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Photo on 2015-10-01 at 3.59 PM #6Report by Nicole Fassina. Nicole Fassina holds a Masters in Political Science from Wilfrid Laurier University and a graduate Disaster Management degree from Fanshawe College.  She was a CIGI graduate fellow working on food security in East Africa. She has previously interned or held full employment in the Disaster Management and Sustainable Development field in Tanzania, the United Kingdom, Denmark and Canada working with the World Health Organization, the Canadian Red Cross, Youth Challenge International and World Animal Protection.

This past weekend I attended the UN Sustainable Development Summit as a representative for the Academic Council on the United Nations System (ACUNS). I am grateful to ACUNS for the experience. In particular, it was great to see high-level commitments being made from heads of states, secretary-generals of international organizations, and executive directors from civil society regarding critical concerns of our generation. The Summit brings increased political will and attention to key sustainable development issues and world leaders stood united; implementing strategies to overcome poverty, food insecurity, inequality, conflict and environmental issues, including natural disasters, among other interconnected concerns.

The Summit was a culminating event from over two years of global consultations, which I had previously been involved with as project manager of an international team lobbying for disaster risk reduction policy within the new international goals. The UN Summit commenced with the UN General Assembly adopting the new 17 international goals and 169 targets that coincide, which take effect January 1, 2016 and remain in place until the year 2030.[1] I am pleased to announce that disaster risk reduction has successfully made appearances within the framework.

It was a highly informative and revealing event on sustainable development policy, particularly on areas where the implementation of the Sustainable Development Goals (SDGs) will need higher attention, but equally, on highlighting advancements in policy made by decision-makers to date. I enjoyed the discussions about technology transfer and the opportunities to learn and share best practices with other policy makers, all with the same mantra to “leave no one behind”[2] and to improve the world we live in today, socially, economically, and environmentally. That being said, the process is not over and the hard work is about to begin. The UN Statistical Commission has six months to agree upon global indicators, which will ultimately steer the implementation strategy of the goals and targets.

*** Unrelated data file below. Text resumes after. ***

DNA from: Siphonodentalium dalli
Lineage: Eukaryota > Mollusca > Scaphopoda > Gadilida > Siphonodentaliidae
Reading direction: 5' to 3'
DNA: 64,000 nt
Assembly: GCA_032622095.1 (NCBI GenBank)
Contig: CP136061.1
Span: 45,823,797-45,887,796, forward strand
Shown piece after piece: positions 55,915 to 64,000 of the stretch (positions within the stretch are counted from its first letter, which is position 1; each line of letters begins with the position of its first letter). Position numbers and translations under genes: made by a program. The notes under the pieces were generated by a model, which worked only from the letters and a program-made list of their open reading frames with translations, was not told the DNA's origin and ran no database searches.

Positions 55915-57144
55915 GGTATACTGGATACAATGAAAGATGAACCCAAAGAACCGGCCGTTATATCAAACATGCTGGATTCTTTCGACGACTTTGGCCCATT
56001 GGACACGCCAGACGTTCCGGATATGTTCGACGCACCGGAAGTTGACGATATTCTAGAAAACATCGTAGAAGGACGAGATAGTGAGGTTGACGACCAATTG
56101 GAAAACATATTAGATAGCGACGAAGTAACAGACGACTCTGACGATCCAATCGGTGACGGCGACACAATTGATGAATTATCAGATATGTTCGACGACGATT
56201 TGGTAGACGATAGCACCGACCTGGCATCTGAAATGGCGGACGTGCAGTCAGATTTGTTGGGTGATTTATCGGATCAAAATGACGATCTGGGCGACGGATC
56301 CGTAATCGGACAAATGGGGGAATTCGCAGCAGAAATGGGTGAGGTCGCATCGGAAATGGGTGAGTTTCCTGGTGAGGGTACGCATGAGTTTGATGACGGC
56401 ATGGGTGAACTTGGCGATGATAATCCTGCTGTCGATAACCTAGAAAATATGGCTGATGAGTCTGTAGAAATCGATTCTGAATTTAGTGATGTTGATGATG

The entire weekend was a welcomed opportunity for forward thinking and strategizing global implementation plans. For example, in one high-level side event I participated in, heads of states, policy makers and influencers agreed that poverty must be a multidisciplinary issue, which needs to be addressed more widely than with economic indicators. The discussion was complemented with best practice examples of when political will has been effective and national poverty levels have decreased using a multidisciplinary poverty index. The hope is that a multidisciplinary poverty index will also keep people from slipping back in poverty. Including indicators representative of disaster management and underlying causes of poverty can ensure that development gains are not derailed when risks strike, such as a natural disaster. A commitment was made from national authorities to record these types of indicators within national census data. The UN Sustainable Development Summit was a historic event to be a part of because the weekend of September 25-27, 2015, was a time when global leaders and policy makers came together to make positive change on key issues. This in itself is something to celebrate.

[1] United Nations (2015). Transforming our world: The 2030 agenda for sustainable development (advance unedited version). Retrieved from https://sustainabledevelopment.un.org/content/documents/7891Transforming%20Our%20World.pdf

[2] Ibid.